Former Supreme Court Justice Sandra Day O’Connor developed this sample civics curriculum for WP Magazine.
Justice O’Connor’s Civics
Course meets: Anywhere in the United States
Consider this your owner’s manual for the United States of America. This nation “of the people, by the people, for the people” belongs to you. That gives you both rights and responsibilities. Among those responsibilities is the duty to understand our democratic system of government and your role in it. If you are a U.S. citizen, you don’t need to pass any tests to vote or partake of any other privileges of being an American. But taking this course will help you become a more responsible citizen.
“Common Sense,” Thomas Paine,
Gettysburg Address, Abraham Lincoln
The Fourteen Points, Woodrow Wilson
“Have You No Sense of Decency? transcript, Army-McCarthy hearings
“I Have a Dream” speech, Martin Luther King Jr.
“Ain’t I A Woman?,” Sojourner Truth
“My Antonia,” Willa Cather
“I Know Why the Caged Bird Sings,” Maya Angelou
“Angle of Repose,” Wallace Stegner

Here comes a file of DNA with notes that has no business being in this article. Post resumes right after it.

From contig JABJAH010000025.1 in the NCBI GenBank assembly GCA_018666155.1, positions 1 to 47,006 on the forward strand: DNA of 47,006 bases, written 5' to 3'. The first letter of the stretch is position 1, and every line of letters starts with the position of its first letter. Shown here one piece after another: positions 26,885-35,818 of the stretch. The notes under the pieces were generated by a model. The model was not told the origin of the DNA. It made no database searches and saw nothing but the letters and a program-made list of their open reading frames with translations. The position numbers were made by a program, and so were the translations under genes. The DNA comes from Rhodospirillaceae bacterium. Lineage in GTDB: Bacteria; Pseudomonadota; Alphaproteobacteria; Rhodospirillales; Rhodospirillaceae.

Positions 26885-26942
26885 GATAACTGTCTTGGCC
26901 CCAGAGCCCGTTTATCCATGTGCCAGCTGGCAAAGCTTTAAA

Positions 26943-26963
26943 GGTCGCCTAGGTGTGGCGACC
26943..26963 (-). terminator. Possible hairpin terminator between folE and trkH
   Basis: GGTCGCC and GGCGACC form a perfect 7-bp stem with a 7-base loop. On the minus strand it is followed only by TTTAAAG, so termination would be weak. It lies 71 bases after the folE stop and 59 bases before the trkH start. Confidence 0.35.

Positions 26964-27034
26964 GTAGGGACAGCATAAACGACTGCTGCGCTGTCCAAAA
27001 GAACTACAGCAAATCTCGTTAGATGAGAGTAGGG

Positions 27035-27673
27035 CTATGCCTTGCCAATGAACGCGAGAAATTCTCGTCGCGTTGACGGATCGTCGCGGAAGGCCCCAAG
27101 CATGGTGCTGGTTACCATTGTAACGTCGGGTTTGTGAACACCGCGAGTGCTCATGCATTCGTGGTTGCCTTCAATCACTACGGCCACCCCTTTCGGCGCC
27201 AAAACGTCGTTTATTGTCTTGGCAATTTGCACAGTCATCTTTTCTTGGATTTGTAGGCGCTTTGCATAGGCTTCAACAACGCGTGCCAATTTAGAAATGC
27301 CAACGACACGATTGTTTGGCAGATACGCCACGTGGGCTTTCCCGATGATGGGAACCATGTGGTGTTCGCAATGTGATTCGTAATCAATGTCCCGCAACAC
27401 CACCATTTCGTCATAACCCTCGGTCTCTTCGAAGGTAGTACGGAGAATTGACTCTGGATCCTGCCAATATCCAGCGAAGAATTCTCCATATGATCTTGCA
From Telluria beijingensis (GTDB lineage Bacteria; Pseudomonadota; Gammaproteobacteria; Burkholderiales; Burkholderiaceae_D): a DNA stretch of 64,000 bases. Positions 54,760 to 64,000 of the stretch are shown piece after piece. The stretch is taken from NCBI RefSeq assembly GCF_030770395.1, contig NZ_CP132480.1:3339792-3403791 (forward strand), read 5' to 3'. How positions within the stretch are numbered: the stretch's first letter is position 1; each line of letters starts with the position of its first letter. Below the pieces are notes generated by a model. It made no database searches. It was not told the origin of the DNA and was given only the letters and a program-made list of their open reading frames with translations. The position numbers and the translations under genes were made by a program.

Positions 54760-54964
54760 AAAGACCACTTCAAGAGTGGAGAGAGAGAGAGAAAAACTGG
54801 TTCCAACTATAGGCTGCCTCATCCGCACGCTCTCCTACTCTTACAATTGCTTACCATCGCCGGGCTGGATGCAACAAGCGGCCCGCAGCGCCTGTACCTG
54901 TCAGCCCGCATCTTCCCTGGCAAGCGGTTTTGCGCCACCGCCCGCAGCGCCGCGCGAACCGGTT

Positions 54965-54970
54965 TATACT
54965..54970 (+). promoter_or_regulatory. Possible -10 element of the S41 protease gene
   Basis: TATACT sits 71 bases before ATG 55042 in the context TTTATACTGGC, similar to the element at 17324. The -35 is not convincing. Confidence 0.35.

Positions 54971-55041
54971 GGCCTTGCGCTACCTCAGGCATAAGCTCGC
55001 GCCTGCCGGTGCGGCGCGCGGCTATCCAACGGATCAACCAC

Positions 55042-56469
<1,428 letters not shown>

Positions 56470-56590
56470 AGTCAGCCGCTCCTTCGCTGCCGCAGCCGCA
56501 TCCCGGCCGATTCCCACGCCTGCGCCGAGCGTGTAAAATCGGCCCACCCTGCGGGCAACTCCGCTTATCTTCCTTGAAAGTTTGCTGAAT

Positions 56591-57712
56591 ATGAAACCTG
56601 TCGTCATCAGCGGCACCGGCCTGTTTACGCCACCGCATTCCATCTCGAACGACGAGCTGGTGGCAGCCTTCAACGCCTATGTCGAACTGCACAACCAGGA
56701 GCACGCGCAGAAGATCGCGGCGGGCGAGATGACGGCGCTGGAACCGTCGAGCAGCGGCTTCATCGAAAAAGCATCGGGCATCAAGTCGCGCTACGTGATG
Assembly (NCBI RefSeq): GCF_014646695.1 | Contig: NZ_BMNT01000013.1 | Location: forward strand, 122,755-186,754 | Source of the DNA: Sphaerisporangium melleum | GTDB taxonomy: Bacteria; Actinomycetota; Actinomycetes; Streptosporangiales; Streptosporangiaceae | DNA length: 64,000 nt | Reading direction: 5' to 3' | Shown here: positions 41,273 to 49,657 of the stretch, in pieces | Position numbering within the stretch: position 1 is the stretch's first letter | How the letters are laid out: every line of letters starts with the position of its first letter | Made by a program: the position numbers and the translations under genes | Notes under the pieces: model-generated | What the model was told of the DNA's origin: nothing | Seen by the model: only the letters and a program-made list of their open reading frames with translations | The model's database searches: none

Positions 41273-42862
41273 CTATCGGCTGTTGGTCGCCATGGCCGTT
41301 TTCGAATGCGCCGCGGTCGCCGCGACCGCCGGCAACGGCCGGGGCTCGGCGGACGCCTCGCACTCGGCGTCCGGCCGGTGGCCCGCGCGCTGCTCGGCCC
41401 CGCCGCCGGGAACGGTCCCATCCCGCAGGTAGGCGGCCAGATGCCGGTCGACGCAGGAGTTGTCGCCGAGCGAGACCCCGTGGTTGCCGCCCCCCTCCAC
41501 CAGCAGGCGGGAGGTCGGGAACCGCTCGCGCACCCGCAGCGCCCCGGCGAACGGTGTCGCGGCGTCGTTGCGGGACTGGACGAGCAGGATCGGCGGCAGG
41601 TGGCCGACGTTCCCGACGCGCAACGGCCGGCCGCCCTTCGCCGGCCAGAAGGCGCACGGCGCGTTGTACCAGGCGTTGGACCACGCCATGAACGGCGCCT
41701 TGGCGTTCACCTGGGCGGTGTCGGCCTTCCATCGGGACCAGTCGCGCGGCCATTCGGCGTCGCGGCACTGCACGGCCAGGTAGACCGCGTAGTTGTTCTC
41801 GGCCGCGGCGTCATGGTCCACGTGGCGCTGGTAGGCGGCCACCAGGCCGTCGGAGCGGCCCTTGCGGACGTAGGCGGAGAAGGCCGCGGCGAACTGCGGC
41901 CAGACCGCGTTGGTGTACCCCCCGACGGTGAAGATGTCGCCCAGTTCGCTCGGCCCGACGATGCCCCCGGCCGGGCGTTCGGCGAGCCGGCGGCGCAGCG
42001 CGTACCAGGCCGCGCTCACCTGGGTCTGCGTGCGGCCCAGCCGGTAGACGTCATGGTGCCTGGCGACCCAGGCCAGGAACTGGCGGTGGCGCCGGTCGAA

Course field trips
For each location you visit, answer the following questions: What civic processes did you see in action? What rights and responsibilities compel you to participate in these civic processes? (Make sure you arrange it so you can see these bodies in action.)
1. Local courthouse
2. Town hall
3. Your state capital
4. Local newspaper
5. National park
1. What is the most important issue we face as a nation? What do you think we can do about it? If the solution could involve government, write a letter to the appropriate person or agency who can address it. If you believe the solution is private, write a blog post directed at the people you think could make a difference.
2. Play the iCivics game Lawcraft. Does this seem like an accurate representation of how our legislative process works? Why or why not? Use examples of actual legislation that passed or failed to pass, either historical or recent.
3. Examine the decisions in one of the following Supreme Court cases: Marbury v. Madison, Brown v. Board of Education, Tinker v. Des Moines. How do the decisions in this case reflect the principles of the Constitution? How do the decisions in this case shape the nature of citizenship in the United States?